The 520-day Mars Mission, conducted by IMBP under the auspices of the Russian Space Agency (Roscosmos), the Russian Academy of Sciences, and in cooperation with the European Space Agency, is the final phase of the Russian Mars 500 program. Previous phases included a 14-day test of the facility and a 105-day isolation study involving a six-man international crew in 2009. The 520-day mission is broken into 250 days for the trip to Mars, 30 days on the surface, and 240 days for the return to Earth.
During the simulation, Dinges and his colleagues are using miniaturized wristwatch-like devices to measure crew members' sleep-wake patterns and specially programmed computers with brief assessment tests to gather information throughout the mission on crew members' performance and emotions. Dinges is working in collaboration with Matthias Basner, M.D., from Penn, Dimitris Metaxas, Ph.D., of Rutgers University, and Daniel Mollicone, Ph.D., of Pulsar Informatics, Inc. Igor Savelev, Ph.D., NSBRI's International Liaison, oversees the onsite implementation of the study and works in coordination with the Dinges team.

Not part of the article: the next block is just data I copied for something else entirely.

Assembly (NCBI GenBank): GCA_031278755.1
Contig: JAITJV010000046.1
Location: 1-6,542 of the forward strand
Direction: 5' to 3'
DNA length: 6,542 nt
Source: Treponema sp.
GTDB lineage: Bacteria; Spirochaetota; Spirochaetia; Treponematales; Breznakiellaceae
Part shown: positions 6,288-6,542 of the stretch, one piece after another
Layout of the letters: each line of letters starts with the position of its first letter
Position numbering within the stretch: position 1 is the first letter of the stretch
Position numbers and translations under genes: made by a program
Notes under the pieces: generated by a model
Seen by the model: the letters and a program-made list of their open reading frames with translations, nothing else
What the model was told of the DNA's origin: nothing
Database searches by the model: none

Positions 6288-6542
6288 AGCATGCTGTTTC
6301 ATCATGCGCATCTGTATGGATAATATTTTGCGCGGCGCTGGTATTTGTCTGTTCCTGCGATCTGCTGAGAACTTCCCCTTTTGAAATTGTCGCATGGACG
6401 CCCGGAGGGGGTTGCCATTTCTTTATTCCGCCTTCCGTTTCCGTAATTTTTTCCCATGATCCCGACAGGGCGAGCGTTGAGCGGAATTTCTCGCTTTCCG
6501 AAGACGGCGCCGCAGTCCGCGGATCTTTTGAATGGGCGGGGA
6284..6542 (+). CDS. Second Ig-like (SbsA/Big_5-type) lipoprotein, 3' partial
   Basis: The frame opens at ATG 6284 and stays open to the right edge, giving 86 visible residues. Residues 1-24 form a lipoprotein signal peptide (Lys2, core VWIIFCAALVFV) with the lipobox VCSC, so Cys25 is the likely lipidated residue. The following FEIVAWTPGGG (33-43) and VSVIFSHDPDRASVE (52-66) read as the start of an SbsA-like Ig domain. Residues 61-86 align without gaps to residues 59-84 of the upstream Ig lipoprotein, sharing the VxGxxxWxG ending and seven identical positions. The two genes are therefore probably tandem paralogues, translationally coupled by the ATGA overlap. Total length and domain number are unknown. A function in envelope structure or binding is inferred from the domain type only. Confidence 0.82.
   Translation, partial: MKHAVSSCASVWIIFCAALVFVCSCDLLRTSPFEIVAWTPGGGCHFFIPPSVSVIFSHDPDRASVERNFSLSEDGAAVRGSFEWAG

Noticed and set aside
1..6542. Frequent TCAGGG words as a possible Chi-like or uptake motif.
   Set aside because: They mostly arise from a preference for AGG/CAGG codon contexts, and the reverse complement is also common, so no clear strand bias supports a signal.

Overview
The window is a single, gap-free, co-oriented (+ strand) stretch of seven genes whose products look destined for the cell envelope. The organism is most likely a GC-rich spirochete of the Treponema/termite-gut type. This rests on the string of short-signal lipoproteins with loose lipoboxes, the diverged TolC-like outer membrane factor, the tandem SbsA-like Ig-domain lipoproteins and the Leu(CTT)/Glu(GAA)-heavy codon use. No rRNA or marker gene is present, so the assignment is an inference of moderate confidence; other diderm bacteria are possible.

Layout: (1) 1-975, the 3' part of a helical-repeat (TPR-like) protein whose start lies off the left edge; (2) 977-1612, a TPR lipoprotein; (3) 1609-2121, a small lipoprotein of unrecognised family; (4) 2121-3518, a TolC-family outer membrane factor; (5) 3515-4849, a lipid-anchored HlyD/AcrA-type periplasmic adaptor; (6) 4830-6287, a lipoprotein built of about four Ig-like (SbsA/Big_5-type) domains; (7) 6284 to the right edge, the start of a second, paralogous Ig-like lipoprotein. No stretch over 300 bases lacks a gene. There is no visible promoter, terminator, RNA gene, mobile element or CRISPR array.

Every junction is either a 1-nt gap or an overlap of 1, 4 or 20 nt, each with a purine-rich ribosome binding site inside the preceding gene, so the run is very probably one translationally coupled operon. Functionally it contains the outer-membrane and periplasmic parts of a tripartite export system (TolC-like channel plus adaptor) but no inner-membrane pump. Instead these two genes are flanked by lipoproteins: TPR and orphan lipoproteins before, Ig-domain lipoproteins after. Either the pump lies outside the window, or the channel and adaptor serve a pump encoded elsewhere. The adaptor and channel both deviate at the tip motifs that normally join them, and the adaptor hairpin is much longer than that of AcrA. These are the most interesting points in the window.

A key component of the computer-based assessment is the Psychomotor Vigilance Task (PVT) Self Test. This three-minute test measures the stability of sustained attention, psychomotor speed and impulsivity. PVT Self Test is also undergoing evaluation on the space station, where it is known as the Reaction Self Test.
"We've learned from laboratory experiments, other mission analogs and the Russian's 105-day isolation study that the PVT is sensitive to fatigue and other factors that degrade the ability to pay attention and respond quickly," said Dinges, who leads NSBRI's Neurobehavioral and Psychosocial Factors Team.